,
Figure 1 is a front elevation of_ a fan embody
erable bending in order that'the section of the
working length of the blade closest to the hub
30 Figure 2 is a side'elevati‘on, partly‘ in section. can be carried at the necessary high angle of 80
ofthefanshowninlligure 1;
incidence. The root section of the blade is there
'Figure 3 is a side elevation partly in section, of fore made of uniform cross section in order to
" the hub employed to fix, the fan‘ to the driving produce uniform torsional strength so.that the
motor;
'
'
blade maybe easily bent or formed to the high
35 Figure} isa front elevation similar toFig'm-e 1 angles necessary at the beginning of the working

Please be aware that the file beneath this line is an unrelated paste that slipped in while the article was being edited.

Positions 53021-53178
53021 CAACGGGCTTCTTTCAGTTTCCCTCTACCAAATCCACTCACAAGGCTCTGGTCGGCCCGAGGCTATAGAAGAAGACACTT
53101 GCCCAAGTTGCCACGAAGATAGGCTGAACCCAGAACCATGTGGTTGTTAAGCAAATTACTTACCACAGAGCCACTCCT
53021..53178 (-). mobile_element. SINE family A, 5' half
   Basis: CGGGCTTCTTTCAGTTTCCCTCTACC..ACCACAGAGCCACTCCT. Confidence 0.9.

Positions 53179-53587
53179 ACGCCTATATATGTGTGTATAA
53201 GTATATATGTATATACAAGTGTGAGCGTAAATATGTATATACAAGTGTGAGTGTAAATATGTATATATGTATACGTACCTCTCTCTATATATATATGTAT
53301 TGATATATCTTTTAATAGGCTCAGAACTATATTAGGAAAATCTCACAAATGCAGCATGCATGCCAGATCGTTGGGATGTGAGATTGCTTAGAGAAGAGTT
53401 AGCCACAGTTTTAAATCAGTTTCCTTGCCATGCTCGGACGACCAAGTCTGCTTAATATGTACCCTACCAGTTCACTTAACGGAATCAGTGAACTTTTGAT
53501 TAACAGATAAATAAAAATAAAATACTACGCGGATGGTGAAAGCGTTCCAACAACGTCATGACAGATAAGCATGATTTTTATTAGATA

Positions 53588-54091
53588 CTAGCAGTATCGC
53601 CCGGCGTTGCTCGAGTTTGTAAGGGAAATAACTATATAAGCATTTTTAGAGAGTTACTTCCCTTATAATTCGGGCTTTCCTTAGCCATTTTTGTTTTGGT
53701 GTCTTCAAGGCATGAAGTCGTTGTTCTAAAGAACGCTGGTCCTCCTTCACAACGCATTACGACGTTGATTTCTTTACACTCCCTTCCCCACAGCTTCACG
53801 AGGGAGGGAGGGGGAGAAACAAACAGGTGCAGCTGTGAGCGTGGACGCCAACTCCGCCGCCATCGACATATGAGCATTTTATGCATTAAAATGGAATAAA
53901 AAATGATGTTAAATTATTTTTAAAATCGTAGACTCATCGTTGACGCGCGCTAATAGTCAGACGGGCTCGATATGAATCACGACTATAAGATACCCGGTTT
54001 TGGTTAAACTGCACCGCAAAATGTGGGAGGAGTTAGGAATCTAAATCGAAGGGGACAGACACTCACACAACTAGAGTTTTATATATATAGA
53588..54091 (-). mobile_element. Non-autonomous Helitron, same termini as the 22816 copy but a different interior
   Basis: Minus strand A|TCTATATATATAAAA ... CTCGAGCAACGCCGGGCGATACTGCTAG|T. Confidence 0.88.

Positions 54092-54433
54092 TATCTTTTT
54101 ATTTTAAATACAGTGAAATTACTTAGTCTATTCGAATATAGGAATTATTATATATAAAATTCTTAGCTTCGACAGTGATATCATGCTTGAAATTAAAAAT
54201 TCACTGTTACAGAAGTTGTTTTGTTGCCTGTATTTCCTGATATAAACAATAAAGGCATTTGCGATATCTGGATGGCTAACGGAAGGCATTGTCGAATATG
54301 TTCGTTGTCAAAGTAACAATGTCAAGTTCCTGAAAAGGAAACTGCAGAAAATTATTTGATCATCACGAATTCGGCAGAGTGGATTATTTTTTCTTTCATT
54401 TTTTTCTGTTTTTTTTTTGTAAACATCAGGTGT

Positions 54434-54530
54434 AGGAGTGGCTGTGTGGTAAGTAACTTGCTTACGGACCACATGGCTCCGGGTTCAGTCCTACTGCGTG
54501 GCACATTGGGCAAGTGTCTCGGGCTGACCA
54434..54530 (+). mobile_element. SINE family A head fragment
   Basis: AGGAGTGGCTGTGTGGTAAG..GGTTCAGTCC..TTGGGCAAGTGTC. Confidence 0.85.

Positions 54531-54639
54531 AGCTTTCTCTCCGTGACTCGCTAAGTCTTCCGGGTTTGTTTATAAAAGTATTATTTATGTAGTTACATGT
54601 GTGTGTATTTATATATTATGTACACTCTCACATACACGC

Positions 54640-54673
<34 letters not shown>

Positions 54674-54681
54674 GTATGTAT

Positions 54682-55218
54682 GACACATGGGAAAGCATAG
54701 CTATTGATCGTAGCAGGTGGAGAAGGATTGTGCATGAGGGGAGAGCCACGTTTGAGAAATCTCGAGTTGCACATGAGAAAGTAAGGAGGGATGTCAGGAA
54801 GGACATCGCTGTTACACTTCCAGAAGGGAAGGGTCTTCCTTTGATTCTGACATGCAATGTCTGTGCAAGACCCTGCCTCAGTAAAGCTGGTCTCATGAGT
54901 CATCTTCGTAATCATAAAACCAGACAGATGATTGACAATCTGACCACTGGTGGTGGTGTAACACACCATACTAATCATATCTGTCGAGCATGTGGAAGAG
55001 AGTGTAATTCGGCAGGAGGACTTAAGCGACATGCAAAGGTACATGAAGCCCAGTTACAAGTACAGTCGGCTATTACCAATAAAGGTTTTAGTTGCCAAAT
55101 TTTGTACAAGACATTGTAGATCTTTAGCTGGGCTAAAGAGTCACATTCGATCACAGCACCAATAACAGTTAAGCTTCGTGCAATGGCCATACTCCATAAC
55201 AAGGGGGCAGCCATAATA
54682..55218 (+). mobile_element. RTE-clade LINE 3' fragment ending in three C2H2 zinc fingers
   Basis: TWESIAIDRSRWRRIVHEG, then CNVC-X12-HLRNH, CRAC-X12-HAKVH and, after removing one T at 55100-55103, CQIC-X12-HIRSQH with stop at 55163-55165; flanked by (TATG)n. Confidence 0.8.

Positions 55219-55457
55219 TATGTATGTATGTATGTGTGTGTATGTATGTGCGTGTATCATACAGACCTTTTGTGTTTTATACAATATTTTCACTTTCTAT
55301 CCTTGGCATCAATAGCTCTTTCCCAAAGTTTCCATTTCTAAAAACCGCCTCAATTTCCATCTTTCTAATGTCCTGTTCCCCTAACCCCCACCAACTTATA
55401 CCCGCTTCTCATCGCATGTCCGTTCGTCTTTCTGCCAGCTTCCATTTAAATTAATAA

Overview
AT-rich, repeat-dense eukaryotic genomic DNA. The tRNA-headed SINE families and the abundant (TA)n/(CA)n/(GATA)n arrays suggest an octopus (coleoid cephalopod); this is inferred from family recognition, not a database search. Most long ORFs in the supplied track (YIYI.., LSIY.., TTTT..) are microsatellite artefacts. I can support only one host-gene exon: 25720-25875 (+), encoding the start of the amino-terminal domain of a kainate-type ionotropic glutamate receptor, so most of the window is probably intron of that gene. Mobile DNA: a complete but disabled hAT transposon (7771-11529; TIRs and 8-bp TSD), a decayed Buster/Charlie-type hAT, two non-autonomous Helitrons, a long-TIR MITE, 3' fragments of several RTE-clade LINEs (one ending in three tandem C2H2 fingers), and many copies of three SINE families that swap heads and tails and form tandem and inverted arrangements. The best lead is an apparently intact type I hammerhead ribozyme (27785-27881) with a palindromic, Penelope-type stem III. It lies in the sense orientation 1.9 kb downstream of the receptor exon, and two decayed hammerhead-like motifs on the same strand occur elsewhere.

ing the present invention:
I
)
'
but showing a‘ different embodiment of the in
vention;
I
.
. - Figure 51s a side elevation of the fan shown in
1
Figure. 3;
40'
_
‘
~
"
Figure 6 isa rear elevation, similar to Figure 3,
but showing a different embodiment of ,the in
vention:
‘
s
section, without danger of overstressing the ma
.
-
.
‘The fan 28 is surrounded by a Venturi-shaped
air intake ring 30 designed to produce smooth air
?ow and to prevent eddies in the air before it is 40
acted upon by the propeller 28.
The ring it is formed in a novel manner by
t Figure 'l is a side elevation of. the fan shown in
butt-welding a strip of material to form a hollow
cylinder of proper diameter to form the desired
Flgure 8,is an enlarged view, taken on. the line , ring, The cylinder is then passed between a pair 45
. Figure 6; and
'HofFigure'l.
‘
/
-
Referring to the drawings, andmore particularly to Figure 1, there is shown a ventilating fan
having a driving motor [I and a driving shaft I2.